Los Angeles Times media critic Tim Rutten is on fire lately. He has been a relentless—and no doubt lonely—proponent of critical thinking during this insane election season. Last week, in a column called "CNN: Corrupt News Network," he seemed to the only one noticing how the Republican presidential debate was severely skewed towards the network's own ratings strategy of starting a new Spanish (speaking)-American War at the expense of the public interest.
The United States is at war in the Middle East and Central Asia, the economy is writhing like a snake with a broken back, oil prices are relentlessly climbing toward $100 a barrel and an increasing number of Americans just can't afford to be sick with anything that won't be treated with aspirin and bed rest. So, when CNN brought the Republican presidential candidates together this week for what is loosely termed a "debate," what did the country get but a discussion of immigration, Biblical inerrancy and the propriety of flying the Confederate flag?
In fact, this most recent debacle masquerading as a presidential debate raises serious questions about whether CNN is ethically or professionally suitable to play the political role the Democratic and Republican parties recently have conceded it. Selecting a president is, more than ever, a life and death business, and a news organization that consciously injects itself into the process… incurs a special responsibility to conduct itself in a dispassionate and, most of all, disinterested fashion. When one considers CNN's performance, however, the adjectives that leap to mind are corrupt and incompetent.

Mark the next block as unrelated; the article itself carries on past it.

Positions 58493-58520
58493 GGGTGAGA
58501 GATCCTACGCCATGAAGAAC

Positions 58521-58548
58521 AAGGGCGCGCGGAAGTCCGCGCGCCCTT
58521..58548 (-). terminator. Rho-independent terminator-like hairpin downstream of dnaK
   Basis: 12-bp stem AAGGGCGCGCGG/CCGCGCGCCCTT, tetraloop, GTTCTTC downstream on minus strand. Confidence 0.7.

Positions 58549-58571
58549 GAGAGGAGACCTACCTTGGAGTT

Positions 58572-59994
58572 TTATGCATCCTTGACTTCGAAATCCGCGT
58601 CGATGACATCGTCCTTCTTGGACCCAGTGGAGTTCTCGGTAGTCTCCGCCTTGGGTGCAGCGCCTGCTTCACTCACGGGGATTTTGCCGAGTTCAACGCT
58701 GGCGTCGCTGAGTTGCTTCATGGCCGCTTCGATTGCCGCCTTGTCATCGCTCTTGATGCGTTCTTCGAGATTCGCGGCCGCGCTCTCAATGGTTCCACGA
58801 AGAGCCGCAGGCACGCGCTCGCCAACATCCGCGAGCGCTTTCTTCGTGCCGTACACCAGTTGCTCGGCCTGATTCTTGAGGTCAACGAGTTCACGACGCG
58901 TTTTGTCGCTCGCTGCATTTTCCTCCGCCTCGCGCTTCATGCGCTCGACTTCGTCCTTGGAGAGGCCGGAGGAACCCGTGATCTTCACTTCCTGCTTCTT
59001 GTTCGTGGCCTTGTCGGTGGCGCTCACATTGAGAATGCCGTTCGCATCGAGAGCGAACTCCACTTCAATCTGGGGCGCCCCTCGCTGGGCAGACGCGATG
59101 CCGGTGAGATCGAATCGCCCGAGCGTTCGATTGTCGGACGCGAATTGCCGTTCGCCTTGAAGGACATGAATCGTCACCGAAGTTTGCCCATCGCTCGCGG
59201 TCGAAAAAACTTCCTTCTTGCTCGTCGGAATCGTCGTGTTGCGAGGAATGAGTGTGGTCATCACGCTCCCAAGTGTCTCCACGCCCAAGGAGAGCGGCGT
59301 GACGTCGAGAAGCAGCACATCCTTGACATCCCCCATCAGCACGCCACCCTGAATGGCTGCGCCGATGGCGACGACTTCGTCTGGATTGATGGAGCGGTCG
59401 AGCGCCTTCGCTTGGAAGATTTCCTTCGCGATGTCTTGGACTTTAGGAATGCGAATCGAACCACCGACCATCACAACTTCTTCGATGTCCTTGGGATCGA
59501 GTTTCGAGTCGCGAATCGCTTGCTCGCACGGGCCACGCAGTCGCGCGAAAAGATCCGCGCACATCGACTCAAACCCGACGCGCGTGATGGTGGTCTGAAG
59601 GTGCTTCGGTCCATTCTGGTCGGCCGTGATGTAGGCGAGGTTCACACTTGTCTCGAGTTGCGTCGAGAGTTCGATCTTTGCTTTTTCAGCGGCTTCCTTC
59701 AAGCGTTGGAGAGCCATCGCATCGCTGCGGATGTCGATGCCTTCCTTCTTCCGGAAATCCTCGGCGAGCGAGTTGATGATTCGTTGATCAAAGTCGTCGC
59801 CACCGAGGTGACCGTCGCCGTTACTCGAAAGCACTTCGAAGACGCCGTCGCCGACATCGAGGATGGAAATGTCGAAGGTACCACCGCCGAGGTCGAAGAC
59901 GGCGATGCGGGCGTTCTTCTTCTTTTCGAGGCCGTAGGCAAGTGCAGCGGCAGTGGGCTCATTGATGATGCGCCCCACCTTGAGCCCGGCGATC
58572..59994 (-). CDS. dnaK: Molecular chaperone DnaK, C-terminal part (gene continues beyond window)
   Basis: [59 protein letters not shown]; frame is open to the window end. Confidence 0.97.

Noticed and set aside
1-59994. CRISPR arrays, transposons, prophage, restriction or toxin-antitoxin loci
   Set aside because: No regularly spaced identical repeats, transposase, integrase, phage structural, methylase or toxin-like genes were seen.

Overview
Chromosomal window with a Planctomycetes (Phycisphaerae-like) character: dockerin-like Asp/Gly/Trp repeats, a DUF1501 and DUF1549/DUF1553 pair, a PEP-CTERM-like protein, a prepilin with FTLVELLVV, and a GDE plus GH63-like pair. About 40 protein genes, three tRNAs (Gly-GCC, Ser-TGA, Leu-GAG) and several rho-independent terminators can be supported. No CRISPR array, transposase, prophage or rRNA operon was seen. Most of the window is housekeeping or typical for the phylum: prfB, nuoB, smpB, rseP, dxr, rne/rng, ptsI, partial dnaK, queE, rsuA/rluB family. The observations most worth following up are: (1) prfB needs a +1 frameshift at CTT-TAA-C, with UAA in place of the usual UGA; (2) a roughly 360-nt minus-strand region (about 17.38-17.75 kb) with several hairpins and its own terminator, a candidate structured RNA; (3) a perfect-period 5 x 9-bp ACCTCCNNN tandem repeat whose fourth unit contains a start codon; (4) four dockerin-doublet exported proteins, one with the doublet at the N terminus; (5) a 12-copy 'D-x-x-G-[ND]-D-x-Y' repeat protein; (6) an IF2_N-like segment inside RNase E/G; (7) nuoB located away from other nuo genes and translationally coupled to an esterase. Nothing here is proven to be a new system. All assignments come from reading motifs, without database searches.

Corruption is a strong word. But consider these facts: The gimmick behind Wednesday's debate was that the questions would be selected from those that ordinary Americans submitted to the video sharing Internet website YouTube, which is owned by Google. According to CNN, its staff culled through 5,000 submissions to select the handful that were put to the candidates. That process essentially puts the lie to the vox populi aura the association with YouTube was meant to create. When producers exercise that level of selectivity, the questions -- whoever initially formulated and recorded them -- actually are theirs.
That's where things begin to get troubling, because CNN chose to devote the first 35 minutes of this critical debate to a single issue -- immigration. Now, if that leaves you scratching your head, it's probably because you're included in the 96% of Americans who do not think immigration is the most important issue confronting this country.
This week, in "Media prey on wrong question," he rightly ranted about Mitt Romney's recent "JFK Speech" about whether a Mormon should run for president, which has dominated political coverage for the past few days. "What was missing was any discussion of the numerous and very legitimate questions that ought to be asked about religion ," he suggested, noting that people should worry less about Romney and more about Huckabee.